Christmas Books in June…
As a retired English Teacher/Reading Specialist, I didn’t leave behind my love of teaching and enjoying books when I closed my classroom door for the last time.
Now, as a Grandma of 11 (ages 4 months – 13 years), I still treasure sharing my love of books and bringing along my grandkids on great, fun, learning journeys at the turn of each page.
Summer is a wonderful time to embrace the world of books with your kids, not only as a way to develop a love of reading, but to give them a head start toward the next school year while continuously improving important reading skills and comprehension.
So grab a little patch of grass, a little shade and begin the adventures!
Here are my “Top 6″ Christmas-time Books in June to read and enjoy over and over again:
Why Christmas Books in June (and July and August, too!)?
If your family celebrates Christmas, you know what a busy time of year it is; often, not a moment to spare with the spiritual/religious traditions, the gatherings, the parties, the entertaining, the decorating, the shopping. If you can manage a few moments to settle in with your children to enjoy a beautiful Christmas book with a lovely Christmas message, it is sometimes a small miracle in itself.
That’s why I began a little tradition of reading Christmas Books in June with my kids when they were young. I’m now passing this tradition along with my 11 grandchildren. Summer, with its long, lovely days, is conducive to relaxing with a book… turning the pages slowly, studying the illustrations and answering each question that’s asked. It’s a time of year when learning settles in so naturally. It’s a time when books and words are absorbed, and saved, in children’s minds and hearts.
You can create these memories and this magic by reading these Christmas Books in June, and savor how much your kids have remembered when December rolls around:
1. Christmas Trees ~ by Robert Frost – illustrated by Ted Rand: This 1916 Robert Frost poem works beautifully as a children’s book; telling the story of a stranger from the city who comes to a Vermont farm to buy the evergreens that grow on the farmer’s land – $30.00 for 1,000 trees. It’s a tale of country vs. city, nature vs. commerce that still has a place today as a very special teaching moment for children, especially because evergreens are so visible even in the Summer. Wonderful discussions will come from this Christmas book all year ’round.
2. Good King Wenceslas ~ verses by J.M. Neale – illustrated by Jamicheal Henterly: This 19th century carol is beautifully illustrated to bring to children the story of a good king who is moved by the sight of peasant gathering firewood on a very cold winter’s night. The king is so moved by this peasant that he makes his way through the snow, with food and spirits and pine logs, to bless the peasant’s family with his generous gifts. The story and the carol are timeless, and offer wonderful ways to discuss generosity and blessings – at any time of the year.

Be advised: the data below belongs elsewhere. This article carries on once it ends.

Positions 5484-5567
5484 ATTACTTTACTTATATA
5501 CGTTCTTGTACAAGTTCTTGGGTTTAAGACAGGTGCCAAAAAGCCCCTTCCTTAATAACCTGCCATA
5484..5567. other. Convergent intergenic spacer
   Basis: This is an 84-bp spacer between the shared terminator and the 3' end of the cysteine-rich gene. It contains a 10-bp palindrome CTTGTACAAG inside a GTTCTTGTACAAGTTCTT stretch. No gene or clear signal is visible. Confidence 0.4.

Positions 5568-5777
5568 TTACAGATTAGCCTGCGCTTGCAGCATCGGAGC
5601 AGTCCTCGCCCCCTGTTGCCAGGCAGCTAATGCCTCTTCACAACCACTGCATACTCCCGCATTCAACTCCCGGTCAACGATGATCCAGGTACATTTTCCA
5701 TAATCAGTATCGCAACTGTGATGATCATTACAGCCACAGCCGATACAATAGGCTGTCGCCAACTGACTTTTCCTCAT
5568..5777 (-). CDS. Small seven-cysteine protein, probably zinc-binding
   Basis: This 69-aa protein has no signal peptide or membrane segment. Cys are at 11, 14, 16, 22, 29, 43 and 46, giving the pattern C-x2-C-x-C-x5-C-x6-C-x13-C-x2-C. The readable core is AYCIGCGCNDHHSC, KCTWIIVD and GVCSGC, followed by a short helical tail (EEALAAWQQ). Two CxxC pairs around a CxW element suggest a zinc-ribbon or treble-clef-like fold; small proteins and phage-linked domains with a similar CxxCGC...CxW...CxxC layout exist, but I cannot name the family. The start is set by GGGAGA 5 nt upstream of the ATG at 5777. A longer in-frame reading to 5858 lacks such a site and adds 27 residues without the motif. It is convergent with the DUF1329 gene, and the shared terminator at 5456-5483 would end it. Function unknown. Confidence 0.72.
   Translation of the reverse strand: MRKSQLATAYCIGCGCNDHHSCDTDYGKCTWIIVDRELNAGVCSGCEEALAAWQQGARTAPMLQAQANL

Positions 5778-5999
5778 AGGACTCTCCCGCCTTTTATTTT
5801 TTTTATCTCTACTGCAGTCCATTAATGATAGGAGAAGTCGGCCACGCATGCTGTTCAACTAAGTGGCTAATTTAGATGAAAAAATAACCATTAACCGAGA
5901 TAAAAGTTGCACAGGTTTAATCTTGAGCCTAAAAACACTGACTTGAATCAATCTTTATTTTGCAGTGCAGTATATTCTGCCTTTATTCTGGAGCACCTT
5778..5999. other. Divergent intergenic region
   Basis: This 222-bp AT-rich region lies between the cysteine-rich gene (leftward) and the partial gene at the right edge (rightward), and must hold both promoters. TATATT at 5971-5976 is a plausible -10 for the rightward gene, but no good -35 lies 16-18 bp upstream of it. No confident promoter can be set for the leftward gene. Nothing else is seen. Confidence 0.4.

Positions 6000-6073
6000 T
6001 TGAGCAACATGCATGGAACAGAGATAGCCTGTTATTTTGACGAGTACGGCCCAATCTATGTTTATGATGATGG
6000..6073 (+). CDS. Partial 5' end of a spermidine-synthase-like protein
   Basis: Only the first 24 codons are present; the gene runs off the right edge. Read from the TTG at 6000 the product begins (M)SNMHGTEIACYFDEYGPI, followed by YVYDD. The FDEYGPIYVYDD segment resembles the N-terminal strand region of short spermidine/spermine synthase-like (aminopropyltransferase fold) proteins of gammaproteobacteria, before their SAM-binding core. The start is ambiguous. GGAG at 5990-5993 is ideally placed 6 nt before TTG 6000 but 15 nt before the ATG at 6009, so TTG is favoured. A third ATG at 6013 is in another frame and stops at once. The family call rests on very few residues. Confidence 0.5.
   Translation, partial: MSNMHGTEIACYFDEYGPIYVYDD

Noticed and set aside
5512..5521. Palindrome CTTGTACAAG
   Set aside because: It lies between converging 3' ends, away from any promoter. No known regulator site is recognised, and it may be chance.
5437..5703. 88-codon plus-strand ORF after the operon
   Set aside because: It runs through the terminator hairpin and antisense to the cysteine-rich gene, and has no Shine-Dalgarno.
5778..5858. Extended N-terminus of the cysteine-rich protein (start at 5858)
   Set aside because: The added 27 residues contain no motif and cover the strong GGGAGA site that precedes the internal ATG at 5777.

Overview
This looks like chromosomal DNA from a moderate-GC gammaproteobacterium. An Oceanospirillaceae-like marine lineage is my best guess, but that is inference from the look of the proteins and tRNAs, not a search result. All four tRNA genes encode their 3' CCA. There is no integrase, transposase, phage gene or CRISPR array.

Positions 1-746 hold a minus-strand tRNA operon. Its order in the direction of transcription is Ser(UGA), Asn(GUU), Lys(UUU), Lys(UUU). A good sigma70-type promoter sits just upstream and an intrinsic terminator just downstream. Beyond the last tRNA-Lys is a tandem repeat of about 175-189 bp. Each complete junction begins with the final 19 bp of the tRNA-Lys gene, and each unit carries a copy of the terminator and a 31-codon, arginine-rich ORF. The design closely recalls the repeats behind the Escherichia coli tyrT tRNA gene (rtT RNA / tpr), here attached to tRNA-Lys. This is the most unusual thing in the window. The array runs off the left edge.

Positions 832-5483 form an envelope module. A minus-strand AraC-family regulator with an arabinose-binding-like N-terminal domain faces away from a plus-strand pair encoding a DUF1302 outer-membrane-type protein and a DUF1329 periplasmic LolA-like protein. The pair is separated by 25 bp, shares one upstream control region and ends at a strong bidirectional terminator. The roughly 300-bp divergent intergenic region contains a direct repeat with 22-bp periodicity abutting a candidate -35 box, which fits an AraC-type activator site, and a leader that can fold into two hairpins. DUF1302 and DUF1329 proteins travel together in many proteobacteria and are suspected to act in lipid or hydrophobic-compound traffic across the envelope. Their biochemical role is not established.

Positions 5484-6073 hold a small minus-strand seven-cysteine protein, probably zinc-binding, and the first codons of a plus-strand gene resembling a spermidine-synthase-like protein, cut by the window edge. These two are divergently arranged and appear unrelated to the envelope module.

3. Yes, Virginia, There Is A Santa Claus ~ by Francis Pharcellus Church: In the fall of 1897, a young girl named Virginia O’Hanlon wrote to The New York Sun asking whether Santa Claus truly existed. Reporter Francis P. Church’s response appeared in the same newspaper and it has become a beloved holiday literary tradition of faith, belief and inspiration. The same question that Virginia asked is asked by children each year, even now… and reading this book to children old enough to ask this question will give you months of discussion and discovery of the joy and spirit of love that embodies the Christmas season.
4. The Christmas Candle ~ by Richard Paul Evans – paintings by Jacob Collins: This re-told fable about charity and giving is accompanied by masterpiece oil paintings that capture the mood of the special Christmas candle on a very life-affirming Christmas Eve. A young man named Thomas stops into a chandler’s shop to buy a candle to illuminate his journey to a family Christmas celebration. The candle “tricks” Thomas several times along his way, leaving him cold and penniless, but wealthy in the discovery and realization of our larger sense of humanity/family. This book will give children many, many reasons to stop and pause at the same realization; and summer is a perfect time for children to become participants in a spirit of giving that extends far beyond just the Christmas season.
5. If Snow Falls ~ by Jon Agee: This enchanting little book about a child who dreams of an old man who works magic in his little workshop, packs it up and then goes across snow is described as “unfolding like a lullaby.” Your children do not need snow to enjoy this Christmas dream come true. (Just be prepared to read it again and again and again!)
6. The Circle of Days ~ by Reeve Lindbergh – illustrated by Cathie Felstead: Author Reeve Lindbergh evokes St. Francis Assisi’s Canticle of the Sun, written in 1225, in her modern hymn of praise for all creation. The reverence of the lovely illustrations brings children into the simple treasures of life that truly create the circle of our days. While not a Christmas book, the very spirit of its beautiful message gives children an opportunity to talk about what is the true meaning of thankful.
The surprise of pulling out a Christmas Book in June, July or August makes for giggling-happy reading. It’s that simple!